Yeah, they have to work underwater in order to camouflage themselves from Corsair's (PSUs) who dominate the water's surface!! :p
    Or to pass through the Seasonic wall !!:lol:

    ONTOPIC: Decent PSU from FSP, but only just decent!!
    Reply
  • Aris_Mp
    it is hard to enter the US markets with Corsair and EVGA throwing one model after the other and in very competitive prices, however more variation is always welcome. If they lower significantly the price tags on these models then their marketing career will be easier.

    Reply
  • Dark Lord of Tech
    Hard to penetrate the EVGA lineups with their great prices on the higher end units. These need to be lowered to sell.
    Reply
  • turkey3_scratch
    Is there any reason the 3.3V rail shows strange behavior when crossloading? Not that it's bad or anything, but in CL1 with heavy load on the 3.3V rail, the voltage is about 0.10V higher than CL2, where the 3.3V rail has minimal load, and voltage is typically higher.
    Reply
  • turkey3_scratch
    Okay, just finished reading the review. Besides the disappointing transient response of this unit, and the failure to meet hold-up time, this is a good unit. But the price needs to drop to about $60 IMO if it wants to compete well. Currently it's priced the same as the Hydro G 650W, and the Hydro G is a no-brainer choice over this unit.

    It also concerns me a bit that the 5V rail voltage goes to 4.79V in your second transient response test at 50% load. This is all around also a bit disappointing, but it's not a very realistic transient load (unlike 12V which happens always while gaming), but I like the Japanese capacitors, the load regulation is fine, the crossload graphs all show good results; sometimes a lot of units screw up on those. It's nice to be able to see those different load patterns, something other reviewers should try to adopt. Ripple was very nice.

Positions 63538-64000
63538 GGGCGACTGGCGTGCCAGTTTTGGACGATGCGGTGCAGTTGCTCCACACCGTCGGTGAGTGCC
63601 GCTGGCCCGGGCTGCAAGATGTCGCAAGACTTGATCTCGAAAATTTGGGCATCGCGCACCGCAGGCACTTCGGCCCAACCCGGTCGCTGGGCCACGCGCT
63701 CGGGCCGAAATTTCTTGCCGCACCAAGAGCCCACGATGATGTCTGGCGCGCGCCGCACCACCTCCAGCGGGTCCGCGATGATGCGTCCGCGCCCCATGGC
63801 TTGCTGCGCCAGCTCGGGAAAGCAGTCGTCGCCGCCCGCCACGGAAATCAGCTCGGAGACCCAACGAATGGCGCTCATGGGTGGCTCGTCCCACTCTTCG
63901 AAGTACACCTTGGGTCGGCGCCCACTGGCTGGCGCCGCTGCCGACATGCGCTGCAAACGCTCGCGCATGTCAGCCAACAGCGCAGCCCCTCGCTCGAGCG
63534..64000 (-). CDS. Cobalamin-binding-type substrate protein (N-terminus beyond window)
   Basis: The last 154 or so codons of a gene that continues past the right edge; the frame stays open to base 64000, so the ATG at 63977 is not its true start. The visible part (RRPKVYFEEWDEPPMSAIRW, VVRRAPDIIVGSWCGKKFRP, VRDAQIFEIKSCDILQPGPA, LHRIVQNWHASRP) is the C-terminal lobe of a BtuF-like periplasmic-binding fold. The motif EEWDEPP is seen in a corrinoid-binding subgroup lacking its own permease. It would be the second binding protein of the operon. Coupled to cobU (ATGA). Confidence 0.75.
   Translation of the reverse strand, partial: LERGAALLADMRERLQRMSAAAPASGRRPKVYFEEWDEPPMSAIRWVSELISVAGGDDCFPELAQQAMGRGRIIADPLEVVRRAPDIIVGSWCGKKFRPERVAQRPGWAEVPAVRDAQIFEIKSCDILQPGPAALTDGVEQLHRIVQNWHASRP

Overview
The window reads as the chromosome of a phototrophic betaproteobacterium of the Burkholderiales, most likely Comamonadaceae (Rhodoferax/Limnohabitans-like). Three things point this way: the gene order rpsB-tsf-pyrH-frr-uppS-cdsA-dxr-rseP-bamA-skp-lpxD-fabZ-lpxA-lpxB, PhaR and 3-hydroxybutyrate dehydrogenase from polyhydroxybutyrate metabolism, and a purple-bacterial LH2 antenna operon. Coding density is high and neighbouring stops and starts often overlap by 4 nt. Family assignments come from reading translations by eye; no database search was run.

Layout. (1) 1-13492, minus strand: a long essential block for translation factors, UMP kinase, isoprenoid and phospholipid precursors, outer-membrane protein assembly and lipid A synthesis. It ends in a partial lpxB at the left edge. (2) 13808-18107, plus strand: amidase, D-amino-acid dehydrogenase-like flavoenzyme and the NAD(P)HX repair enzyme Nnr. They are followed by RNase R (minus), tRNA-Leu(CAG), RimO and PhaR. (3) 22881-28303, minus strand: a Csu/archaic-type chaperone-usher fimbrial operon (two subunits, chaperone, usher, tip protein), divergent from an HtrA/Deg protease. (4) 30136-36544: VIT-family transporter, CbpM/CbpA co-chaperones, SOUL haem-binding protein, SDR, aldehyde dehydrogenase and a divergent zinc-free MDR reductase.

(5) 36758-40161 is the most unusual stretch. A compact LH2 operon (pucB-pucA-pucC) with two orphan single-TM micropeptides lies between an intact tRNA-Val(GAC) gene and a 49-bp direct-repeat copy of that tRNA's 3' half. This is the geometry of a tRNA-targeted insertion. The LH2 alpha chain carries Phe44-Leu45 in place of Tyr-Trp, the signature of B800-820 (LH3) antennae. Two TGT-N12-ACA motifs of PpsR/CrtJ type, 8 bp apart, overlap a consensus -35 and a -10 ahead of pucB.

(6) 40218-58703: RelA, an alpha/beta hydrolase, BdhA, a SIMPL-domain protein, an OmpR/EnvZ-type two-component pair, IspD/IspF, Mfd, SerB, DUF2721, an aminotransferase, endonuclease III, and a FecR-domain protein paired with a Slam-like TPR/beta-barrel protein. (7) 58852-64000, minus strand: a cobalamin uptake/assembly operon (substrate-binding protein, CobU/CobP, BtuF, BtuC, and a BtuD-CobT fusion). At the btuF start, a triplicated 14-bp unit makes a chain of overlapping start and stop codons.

Reply
  • joz
    Hard to penetrate the EVGA lineups with their great prices on the higher end units. These need to be lowered to sell.

    G2 is love, G2 is life. (G2 550W, about...eight of them....)
    Reply
  • basroil
    FSP almost had an excellent PSU until they screwed up big time on the transient response. Looks like the EVGA G2/ SuperFlower Leadex Gold is still king of the inexpensive PSUs
    Reply
  • Flying-Q
    Please stop referring to quality PSUs with low wattage as 'entry 'level' (in the article subtitle).

    Entry Level (adjective)
    (of a product) suitable for a beginner or first-time user; basic.
    "entry-level computers"

    'Entry level' usually implies smaller feature set. In this instance the feature set of each of the models is the same other than the power output. Current generation computers need less power due to greater efficiency inherent in more recent designs of components.
    Reply
  • turkey3_scratch
    17768395 said:
    FSP almost had an excellent PSU until they screwed up big time on the transient response. Looks like the EVGA G2/ SuperFlower Leadex Gold is still king of the inexpensive PSUs

    I would like other testing sites to start adopting these tests, like Jonnyguru. I wonder how many units that normally pass stuff would fail.

    Another funny thing is FSP just wrote a blog about the importance of transient response. :P

    But also, a 3.3V transient response just doesn't happen in 2016, probably never will. A 5V one is also less common.
    Reply
  • basroil
    17769266 said:
    But also, a 3.3V transient response just doesn't happen in 2016, probably never will. A 5V one is also less common.

    ATX loading specs state a 9A transient on 12V (and 5V might have been there). Considering most modern PSUs are 12V only and then DC-DC for 3.3 and 5V, 12V transients are going to end up affecting the 5v and 3.3V lines too.
    Reply